Friday, April 20, 2012

The Adolescent's Guide to Money

It's amazing how much of your adult life is consumed by accumulating, spending, hoarding, investing, giving, receiving, losing and contemplating money.

It's also amazing to watch my students slowly develop an awareness of money's importance, alongside their struggles with exams, co-curricular activities and parents. In both cases there is the same overwhelming incredulity and boredom - how could something so dull eventually come to take up so much time and head-space?

To my younger teenage students, money is nothing more or less than a vast, grey, amorphous jelly blob hovering over their lives. Occasionally it clouds a decision at the parental level, but rarely dips down to interfere with the daily grind of homework, Facebook, school projects and co-curricular activities. Money for them is measured in two dollar and ten dollar notes, in fifty cent coins for a swirly ice cream cone at McDonald's every Monday evening after tuition class. It emerges from a parent's pocket, or the blue and grey ATM in the wall with the grimy, sticky number pad.

As they get older, they learn from their parents, for whom money is the paramount concern in life (note: that seems to change once retirement age - and death - beckons; i.e., when it's too damn late). By 15 or 16, I start to hear: "Teacher, what for study humanities? Science stream is better." Triple sciences and A Mathematics form the achievement code that unlocks a future where 'a good job' awaits.

Which is all they want, or are told to want by their elders: "A good job is one where you earn a good salary!"

Sometimes I get the optimists, teenagers who bubble up with enthusiasm and hope for a job where they will "enjoy working" and "have fun". But more common are the realists, who talk vaguely about becoming accountants or doctors. Not out of a passion for numbers or saving lives, but for the perceived prestige and high income. Most of them will end up as middle management, planted for the next 40 to 50 years in fields that run a whole rainbow of diversity - all the way from stolid blue business development to wan greige human resources.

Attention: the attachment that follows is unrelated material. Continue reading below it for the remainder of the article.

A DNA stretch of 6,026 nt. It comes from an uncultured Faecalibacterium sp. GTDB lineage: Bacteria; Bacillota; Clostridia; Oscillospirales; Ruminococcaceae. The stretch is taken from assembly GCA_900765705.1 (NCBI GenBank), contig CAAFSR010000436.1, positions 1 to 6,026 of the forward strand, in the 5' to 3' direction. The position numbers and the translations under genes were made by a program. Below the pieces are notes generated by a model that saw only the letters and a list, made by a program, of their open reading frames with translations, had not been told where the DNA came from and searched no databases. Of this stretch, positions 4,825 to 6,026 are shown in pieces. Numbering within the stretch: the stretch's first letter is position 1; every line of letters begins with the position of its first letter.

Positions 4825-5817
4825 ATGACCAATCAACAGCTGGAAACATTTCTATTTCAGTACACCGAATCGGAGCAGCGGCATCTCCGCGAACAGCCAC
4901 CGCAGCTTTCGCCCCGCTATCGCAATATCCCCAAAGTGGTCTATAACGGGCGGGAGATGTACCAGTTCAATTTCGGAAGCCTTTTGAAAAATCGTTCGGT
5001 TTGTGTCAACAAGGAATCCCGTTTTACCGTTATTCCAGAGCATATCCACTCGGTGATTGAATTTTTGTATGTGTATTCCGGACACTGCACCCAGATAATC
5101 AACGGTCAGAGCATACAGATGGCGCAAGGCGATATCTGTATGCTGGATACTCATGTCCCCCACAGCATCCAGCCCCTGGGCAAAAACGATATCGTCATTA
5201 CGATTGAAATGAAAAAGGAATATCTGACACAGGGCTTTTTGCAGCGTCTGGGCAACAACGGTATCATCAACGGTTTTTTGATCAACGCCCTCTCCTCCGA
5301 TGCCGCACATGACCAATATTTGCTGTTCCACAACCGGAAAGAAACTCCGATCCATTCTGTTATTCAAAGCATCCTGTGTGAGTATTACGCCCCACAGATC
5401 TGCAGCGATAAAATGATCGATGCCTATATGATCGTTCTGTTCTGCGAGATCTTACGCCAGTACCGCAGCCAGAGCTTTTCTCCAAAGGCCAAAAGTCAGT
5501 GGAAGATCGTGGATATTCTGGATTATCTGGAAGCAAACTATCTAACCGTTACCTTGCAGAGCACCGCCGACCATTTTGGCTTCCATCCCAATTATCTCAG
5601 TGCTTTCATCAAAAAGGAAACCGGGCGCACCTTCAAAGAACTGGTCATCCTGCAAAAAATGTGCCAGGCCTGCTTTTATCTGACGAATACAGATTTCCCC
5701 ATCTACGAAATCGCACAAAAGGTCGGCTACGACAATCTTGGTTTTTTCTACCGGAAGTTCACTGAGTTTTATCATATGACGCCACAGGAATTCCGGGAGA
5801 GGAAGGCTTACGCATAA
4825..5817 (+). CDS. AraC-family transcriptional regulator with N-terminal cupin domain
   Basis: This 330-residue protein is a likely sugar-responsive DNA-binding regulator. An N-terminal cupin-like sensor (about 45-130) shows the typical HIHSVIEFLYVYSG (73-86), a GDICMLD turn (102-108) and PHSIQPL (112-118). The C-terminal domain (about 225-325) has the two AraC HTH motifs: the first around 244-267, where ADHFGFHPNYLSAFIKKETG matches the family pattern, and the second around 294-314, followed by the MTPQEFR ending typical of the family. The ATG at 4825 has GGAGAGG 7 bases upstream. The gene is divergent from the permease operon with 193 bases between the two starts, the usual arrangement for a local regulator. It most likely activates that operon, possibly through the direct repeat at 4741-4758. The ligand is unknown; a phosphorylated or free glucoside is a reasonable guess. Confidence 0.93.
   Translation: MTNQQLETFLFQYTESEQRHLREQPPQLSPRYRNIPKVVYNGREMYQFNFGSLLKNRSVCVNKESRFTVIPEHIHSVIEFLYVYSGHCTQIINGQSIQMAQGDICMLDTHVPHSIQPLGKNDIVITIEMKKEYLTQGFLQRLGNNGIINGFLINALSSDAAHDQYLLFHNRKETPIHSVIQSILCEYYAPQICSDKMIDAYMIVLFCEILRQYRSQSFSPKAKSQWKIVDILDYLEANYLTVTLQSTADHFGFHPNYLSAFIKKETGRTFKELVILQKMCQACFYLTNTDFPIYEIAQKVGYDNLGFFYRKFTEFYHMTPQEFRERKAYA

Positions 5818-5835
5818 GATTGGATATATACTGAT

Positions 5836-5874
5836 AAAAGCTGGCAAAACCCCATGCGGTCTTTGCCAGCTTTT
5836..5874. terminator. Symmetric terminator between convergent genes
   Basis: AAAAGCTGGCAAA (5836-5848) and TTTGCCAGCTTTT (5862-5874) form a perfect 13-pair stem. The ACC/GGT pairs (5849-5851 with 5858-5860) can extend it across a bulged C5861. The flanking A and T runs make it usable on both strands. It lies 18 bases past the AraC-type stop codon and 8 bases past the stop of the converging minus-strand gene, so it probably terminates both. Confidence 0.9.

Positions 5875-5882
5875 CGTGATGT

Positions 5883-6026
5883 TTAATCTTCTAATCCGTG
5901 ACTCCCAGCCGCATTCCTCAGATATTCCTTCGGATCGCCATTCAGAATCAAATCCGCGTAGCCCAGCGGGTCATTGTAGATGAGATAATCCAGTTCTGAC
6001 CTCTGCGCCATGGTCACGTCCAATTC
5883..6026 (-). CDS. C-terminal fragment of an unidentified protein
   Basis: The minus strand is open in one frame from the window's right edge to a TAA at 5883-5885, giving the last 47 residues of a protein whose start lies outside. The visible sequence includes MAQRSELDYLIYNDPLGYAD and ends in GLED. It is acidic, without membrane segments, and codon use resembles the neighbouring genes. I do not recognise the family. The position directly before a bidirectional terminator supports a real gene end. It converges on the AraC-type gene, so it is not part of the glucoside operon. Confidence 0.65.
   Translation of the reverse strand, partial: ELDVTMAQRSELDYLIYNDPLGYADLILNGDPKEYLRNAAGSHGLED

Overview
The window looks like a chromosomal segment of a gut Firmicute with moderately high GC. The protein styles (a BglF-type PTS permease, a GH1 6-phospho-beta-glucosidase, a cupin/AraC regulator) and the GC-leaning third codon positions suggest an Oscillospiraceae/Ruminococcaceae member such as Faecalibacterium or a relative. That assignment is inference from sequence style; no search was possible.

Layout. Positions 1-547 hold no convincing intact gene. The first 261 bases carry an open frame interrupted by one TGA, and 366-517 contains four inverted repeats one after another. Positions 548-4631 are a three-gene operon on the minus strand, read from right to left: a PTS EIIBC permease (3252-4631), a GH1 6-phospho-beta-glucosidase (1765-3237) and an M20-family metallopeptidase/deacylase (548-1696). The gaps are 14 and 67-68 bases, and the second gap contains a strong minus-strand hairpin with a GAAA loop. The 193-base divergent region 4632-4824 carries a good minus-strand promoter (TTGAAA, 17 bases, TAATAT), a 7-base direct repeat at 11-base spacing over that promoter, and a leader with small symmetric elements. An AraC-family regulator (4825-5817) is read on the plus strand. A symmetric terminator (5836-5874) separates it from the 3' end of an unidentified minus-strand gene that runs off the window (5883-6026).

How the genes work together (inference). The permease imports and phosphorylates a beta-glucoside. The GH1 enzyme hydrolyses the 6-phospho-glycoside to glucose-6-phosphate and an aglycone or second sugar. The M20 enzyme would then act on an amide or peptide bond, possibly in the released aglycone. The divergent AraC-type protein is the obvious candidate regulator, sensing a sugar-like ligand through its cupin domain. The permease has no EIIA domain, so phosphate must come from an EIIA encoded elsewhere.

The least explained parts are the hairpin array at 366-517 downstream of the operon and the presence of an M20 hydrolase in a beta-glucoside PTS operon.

Once in a while, one of my students will daringly venture to ask how much I earn. I think they are confused by my stories of living in Melbourne, my TV accent, maybe even my clothing. They wonder, what the hell is she doing here if she had enough money to study abroad? And perhaps, how can I avoid the same fate?

These students - usually the offspring of striving Type A parents - seem to feel a little bit sorry for their tuition teachers, who are part of the revolving cast of nannies, maids, swimming coaches, violin instructors and school counsellors they see on a daily basis. They don't see themselves growing up to be tuition teachers anymore than they see themselves becoming domestic helpers. To them, real live people are financially successful, gaining three-dimensional bulk from the solid, trustworthy weight of money and fixed assets. Everyone else are dim figures fluttering in the background, like the servant and chauffeur paper dolls the Taoists burn at funerals to ensure a comfortable afterlife for the deceased.

I can't help these students, who have waded out too far to reach. But for the rest who are still uncertain, still coming to terms with who they want to be and what they think they should be, I offer up a subversive element to our conversations: I tell them that grown-up life doesn't always have to be about money. Having money is very important, yes, but doing what makes you happy is far more important. Cliched lessons, but they are very easily overlooked when every other adult in your life is telling you to grow up quick and make lots of money soon.

Anyway, being practical, I don't expect my students to remember my words, or even their lessons. But if there is one thing I have learnt from the Christians, it's that seeds can be planted early on, for harvesting decades later. Every year, I patiently lay down the first dark roots that will run riot under the surfaces of their minds. Beneath the city grime of crumpled dollars, employment contracts and COEs, maybe some silly and pointlessly lovely weed of an idea will poke its head out in 2032. A tax specialist can always take up painting lessons again. One can always hope.

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